Here are some links relating to topics covered in my Funzing Singapore Talk, Does Your Language Control You?
Articles about Through the Language Glass:Why the World Looks Different in Other Languages by Guy Deutscher (2010):
- Does your language shape how you think? by Guy Deutscher (New York Times)
- interview with Guy Deutscher (The Guardian)
- Focusing on color (The Guardian)
- another interview with Guy Deutscher (Paris Review)
- The main thrust of the book (Boston.com)
A more personal, less academic take on the subject, which is nevertheless full of interesting technical insight:
Love in Translation: Learning about culture, communication, and intimacy in my husband’s native French by Lauren Collins (New Yorker)
You are performing a feat of interpretation anytime you attempt to communicate with someone who is not like you.
Linguists have attempted to make an objective assessment of the relative difficulty of languages by breaking them down into parts. One factor is the level of inflection, or the amount of information that a language carries on a single word. The languages of large, literate societies usually have larger vocabularies. You might think that their structures are also more elaborate, but the opposite is generally true: the simpler the society, the more baroque its morphology…. Because large societies have frequent interaction with outsiders, their languages undergo simplification. Members of relatively homogeneous groups, on the other hand, share a base of common knowledge, enabling them to pile on declensions without confusing one another. Small languages stay spiky. But, amid waves of contact, large languages lose their sharp edges, becoming bevelled as pieces of glass.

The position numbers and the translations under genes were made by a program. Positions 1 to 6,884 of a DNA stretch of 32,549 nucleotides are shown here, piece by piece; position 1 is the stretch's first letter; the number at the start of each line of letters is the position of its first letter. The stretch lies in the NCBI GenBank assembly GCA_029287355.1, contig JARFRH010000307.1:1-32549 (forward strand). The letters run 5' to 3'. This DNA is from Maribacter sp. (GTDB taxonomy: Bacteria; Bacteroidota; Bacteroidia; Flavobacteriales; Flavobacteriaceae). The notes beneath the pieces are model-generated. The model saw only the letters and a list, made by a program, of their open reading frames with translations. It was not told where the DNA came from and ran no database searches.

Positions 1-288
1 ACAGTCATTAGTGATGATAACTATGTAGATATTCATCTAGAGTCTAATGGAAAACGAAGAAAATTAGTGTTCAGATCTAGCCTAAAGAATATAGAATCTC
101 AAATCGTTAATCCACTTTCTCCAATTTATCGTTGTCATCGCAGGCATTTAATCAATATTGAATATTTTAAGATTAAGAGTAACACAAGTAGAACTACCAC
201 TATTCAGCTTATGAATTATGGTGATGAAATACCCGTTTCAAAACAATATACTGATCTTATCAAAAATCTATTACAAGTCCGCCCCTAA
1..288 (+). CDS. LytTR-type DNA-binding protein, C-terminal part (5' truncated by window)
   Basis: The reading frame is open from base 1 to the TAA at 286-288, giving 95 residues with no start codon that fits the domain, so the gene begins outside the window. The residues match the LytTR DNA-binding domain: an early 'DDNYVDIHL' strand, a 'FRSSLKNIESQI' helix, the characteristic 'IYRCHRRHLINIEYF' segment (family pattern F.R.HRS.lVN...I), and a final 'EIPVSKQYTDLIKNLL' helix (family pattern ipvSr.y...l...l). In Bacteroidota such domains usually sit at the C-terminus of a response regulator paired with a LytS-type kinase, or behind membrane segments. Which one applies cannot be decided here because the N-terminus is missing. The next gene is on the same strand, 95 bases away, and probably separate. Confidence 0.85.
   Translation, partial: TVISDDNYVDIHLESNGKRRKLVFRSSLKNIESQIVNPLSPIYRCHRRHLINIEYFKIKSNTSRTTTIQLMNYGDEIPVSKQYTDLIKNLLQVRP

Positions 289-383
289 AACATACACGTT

More on the Language Weirdness Index.
A summary of some findings about language weirdness.
The database of properties of languages used to compute the weirdness index: The World Atlas of Linguistics Structures Online.
American humorist Mark Twain writes hilariously of his struggles with German in his essay “The Awful German Language”, originally an appendix to his semi-autobiographical novel A Tramp Abroad.
Learn more about the Sapir-Whorf Hypothesis and claims of Linguistic Relativity from the Stanford Encyclopedia of Philosophy and the Linguistic Society of America.
A linguistic relativity listicle.
The Wikipedia article on the Hopi time controversy.
Journalistic cliches are called “snowclones” because of how often it has been repeated that Eskimos have a large number of words for snow.
Japan’s blue stoplights:
Lera Boroditsky and Linguistic Relativity
More from Lera in text form:
How does your language shape the way we think? by Lera Boroditsky
More on Linguistic Relativity
Research on Color